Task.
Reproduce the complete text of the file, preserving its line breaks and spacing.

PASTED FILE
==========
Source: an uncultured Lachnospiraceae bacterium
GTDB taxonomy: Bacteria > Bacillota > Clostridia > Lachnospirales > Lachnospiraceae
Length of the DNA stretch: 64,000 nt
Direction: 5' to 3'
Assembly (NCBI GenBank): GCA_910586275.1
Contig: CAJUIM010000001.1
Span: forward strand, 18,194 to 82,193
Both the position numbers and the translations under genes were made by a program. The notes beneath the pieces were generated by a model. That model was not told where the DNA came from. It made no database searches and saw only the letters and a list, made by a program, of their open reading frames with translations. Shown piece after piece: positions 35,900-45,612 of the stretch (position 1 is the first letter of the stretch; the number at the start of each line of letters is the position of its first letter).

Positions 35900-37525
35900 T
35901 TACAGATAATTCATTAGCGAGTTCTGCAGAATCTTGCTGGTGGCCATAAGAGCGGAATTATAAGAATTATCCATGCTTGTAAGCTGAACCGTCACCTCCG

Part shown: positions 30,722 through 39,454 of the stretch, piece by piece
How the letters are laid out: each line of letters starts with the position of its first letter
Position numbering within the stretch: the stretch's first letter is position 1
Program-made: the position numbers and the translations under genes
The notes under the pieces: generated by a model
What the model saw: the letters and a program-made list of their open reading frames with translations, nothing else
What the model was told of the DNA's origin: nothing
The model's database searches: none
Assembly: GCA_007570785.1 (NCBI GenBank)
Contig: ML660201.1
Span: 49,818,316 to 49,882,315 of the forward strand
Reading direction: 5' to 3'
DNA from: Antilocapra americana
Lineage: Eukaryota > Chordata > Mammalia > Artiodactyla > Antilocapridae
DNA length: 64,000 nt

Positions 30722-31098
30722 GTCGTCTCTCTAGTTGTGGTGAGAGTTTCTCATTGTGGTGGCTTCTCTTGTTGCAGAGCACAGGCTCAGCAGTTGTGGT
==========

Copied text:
Source: an uncultured Lachnospiraceae bacterium
GTDB taxonomy: Bacteria > Bacillota > Clostridia > Lachnospirales > Lachnospiraceae
Length of the DNA stretch: 64,000 nt
Direction: 5' to 3'
Assembly (NCBI GenBank): GCA_910586275.1
Contig: CAJUIM010000001.1
Span: forward strand, 18,194 to 82,193
Both the position numbers and the translations under genes were made by a program. The notes beneath the pieces were generated by a model. That model was not told where the DNA came from. It made no database searches and saw only the letters and a list, made by a program, of their open reading frames with translations. Shown piece after piece: positions 35,900-45,612 of the stretch (position 1 is the first letter of the stretch; the number at the start of each line of letters is the position of its first letter).

Positions 35900-37525
35900 T
35901 TACAGATAATTCATTAGCGAGTTCTGCAGAATCTTGCTGGTGGCCATAAGAGCGGAATTATAAGAATTATCCATGCTTGTAAGCTGAACCGTCACCTCCG

Part shown: positions 30,722 through 39,454 of the stretch, piece by piece
How the letters are laid out: each line of letters starts with the position of its first letter
Position numbering within the stretch: the stretch's first letter is position 1
Program-made: the position numbers and the translations under genes
The notes under the pieces: generated by a model
What the model saw: the letters and a program-made list of their open reading frames with translations, nothing else
What the model was told of the DNA's origin: nothing
The model's database searches: none
Assembly: GCA_007570785.1 (NCBI GenBank)
Contig: ML660201.1
Span: 49,818,316 to 49,882,315 of the forward strand
Reading direction: 5' to 3'
DNA from: Antilocapra americana
Lineage: Eukaryota > Chordata > Mammalia > Artiodactyla > Antilocapridae
DNA length: 64,000 nt

Positions 30722-31098
30722 GTCGTCTCTCTAGTTGTGGTGAGAGTTTCTCATTGTGGTGGCTTCTCTTGTTGCAGAGCACAGGCTCAGCAGTTGTGGT